The Role of Private Capital Flows on Gross Domestic Product of Low, Middle and High Income Group Countries.
Choong, Chee Keong (2007) The Role of Private Capital Flows on Gross Domestic Product of Low, Middle and High Income Group Countries. PhD thesis, Universiti Putra Malaysia.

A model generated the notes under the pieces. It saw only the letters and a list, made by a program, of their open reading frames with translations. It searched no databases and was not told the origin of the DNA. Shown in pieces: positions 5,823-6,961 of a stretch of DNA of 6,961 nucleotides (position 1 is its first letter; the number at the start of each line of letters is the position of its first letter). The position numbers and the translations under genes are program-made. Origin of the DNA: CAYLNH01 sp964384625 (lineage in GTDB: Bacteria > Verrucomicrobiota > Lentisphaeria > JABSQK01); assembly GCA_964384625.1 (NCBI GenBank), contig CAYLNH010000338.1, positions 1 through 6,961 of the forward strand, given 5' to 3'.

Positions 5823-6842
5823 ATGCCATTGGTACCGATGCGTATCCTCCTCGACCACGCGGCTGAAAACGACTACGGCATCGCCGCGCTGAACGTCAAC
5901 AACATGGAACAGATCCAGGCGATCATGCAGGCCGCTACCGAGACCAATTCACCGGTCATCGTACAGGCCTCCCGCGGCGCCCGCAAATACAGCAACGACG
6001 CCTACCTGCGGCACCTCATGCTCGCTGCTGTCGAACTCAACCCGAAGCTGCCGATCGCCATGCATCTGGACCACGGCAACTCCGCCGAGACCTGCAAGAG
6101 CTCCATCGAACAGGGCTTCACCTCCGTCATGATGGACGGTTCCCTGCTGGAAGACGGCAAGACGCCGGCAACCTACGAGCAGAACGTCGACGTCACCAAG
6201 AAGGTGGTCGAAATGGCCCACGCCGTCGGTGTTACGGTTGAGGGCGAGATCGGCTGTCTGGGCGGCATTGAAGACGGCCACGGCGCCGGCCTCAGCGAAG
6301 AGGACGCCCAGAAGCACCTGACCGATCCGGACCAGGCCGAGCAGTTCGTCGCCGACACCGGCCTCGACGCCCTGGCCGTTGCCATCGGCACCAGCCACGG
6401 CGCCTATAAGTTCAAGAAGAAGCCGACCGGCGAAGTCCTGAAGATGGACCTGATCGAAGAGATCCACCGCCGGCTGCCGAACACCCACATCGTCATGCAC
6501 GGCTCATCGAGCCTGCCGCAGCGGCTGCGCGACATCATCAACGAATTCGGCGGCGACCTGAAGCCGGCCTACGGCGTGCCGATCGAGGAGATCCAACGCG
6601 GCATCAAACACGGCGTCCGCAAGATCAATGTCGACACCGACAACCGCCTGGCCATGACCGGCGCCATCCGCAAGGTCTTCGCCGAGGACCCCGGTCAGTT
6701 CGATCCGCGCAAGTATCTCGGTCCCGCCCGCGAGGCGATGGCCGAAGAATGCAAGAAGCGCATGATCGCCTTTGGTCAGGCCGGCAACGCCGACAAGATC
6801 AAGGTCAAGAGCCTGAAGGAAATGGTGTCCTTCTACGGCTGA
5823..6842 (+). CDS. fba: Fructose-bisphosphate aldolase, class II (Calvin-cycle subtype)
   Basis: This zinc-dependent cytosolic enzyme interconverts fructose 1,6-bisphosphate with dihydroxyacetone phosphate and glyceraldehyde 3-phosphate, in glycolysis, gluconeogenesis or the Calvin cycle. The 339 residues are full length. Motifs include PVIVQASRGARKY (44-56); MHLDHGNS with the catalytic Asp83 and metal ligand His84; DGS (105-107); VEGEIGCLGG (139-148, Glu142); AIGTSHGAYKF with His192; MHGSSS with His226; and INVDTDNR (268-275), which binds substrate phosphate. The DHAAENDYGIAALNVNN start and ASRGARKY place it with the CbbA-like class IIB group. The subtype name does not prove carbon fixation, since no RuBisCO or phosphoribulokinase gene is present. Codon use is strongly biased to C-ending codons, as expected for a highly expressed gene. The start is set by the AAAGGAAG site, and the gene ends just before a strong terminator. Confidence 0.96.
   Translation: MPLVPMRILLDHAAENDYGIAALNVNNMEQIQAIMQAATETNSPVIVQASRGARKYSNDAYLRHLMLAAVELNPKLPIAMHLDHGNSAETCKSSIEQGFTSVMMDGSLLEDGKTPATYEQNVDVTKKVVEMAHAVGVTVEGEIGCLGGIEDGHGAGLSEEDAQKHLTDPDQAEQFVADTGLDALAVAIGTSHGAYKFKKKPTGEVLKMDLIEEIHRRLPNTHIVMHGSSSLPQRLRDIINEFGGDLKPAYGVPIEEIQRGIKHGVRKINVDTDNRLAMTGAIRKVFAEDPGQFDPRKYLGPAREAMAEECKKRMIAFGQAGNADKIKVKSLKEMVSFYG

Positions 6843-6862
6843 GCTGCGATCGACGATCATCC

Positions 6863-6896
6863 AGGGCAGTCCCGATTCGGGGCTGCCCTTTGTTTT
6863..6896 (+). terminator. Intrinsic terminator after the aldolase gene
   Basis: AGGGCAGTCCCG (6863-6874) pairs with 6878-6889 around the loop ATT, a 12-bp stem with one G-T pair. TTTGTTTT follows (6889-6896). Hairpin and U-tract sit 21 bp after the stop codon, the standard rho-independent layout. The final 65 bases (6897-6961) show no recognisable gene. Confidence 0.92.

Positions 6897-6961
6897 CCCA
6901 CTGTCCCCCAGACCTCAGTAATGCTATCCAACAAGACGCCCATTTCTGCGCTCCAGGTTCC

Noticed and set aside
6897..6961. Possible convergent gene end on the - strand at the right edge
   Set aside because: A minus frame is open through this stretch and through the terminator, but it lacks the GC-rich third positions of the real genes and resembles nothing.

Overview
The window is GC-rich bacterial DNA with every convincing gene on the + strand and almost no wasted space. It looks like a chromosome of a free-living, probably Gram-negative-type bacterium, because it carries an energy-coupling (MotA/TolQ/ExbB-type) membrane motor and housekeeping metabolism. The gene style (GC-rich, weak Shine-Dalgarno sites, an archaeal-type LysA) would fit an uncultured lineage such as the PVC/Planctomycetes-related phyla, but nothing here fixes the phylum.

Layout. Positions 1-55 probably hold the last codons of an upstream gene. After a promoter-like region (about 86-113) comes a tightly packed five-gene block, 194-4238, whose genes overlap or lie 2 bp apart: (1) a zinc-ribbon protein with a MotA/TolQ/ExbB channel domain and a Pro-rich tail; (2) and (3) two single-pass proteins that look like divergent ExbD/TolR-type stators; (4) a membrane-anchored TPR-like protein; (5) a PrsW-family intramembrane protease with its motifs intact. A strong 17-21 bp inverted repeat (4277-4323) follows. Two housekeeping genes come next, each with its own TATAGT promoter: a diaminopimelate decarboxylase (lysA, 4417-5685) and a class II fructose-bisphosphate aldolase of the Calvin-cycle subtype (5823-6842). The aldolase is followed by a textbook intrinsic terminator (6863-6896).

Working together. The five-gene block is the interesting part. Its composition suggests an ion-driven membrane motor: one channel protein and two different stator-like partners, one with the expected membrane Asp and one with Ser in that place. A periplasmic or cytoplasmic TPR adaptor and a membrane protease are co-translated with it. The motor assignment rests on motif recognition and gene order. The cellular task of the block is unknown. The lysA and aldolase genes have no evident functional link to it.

There were many critics saying that private capital flows created financial volatility in the local financial market leading to volatile economic activity. Developing countries, therefore, face the challenge of designing economic policies and institutions to an increasingly integrated financial environment that secure the most benefits from capital inflows while reducing their vulnerability to sudden reversals. This dissertation addresses the role of different types of private capital, namely foreign direct investment (FDI), total foreign debt and portfolio investment in the global economy with particular reference to their effects on economic development in developing countries. The dissertation also aims to investigate to what extent the effectiveness of these private capital flows depends on the quality of financial system in the host countries. In addition, the path (or shock) of these capital flows in developing countries is also examined to provide meaningful policy implications. For example, if the private capital flows are characterized by a stationary (non-stationary, or contain a unit root), then it implies that shocks to private capital flows are temporary (permanent). To achieve these objectives, both panel unit root tests and generalised method of moments (GMM) panel data analysis are applied, covering 71 developed and developing countries over the period of 1988-2002. The empirical results indicate that: First, using three types of panel unit root tests, this study concludes that shocks to portfolio investment and foreign direct investment are temporary while total debt series is permanent in developing countries from year 1988 to 2002. Furthermore, the shock of East Asian financial crisis had significant impact in influencing the time path of these private capital flows. Second, while FDI and portfolio investment has positive and significant impact on economic growth in the countries under study depending on the stage of economic development, foreign debt have negative and significant impact in all countries under study. These findings are consistent and confirmed by using different types of financial development and stock market indicators. It seems that unfettered capital flows do not necessarily promote growth. In fact, some data suggest that foreign debt is deleterious to expansion under certain conditions. Third, the findings are in line with previous studies in the literature on private capital flows, quality of institutions and economic growth, which suggest that the consideration of institutional and financial absorptive capacity produces most of the significant results. The dissertation, therefore, suggests that for countries to benefit more from all types private capital flows, they have to achieve certain development level of domestic financial and banking sector, favouring the hypothesis that well-functioning domestic financial institutions in a recipient country is able to benefit more from private capital flows.
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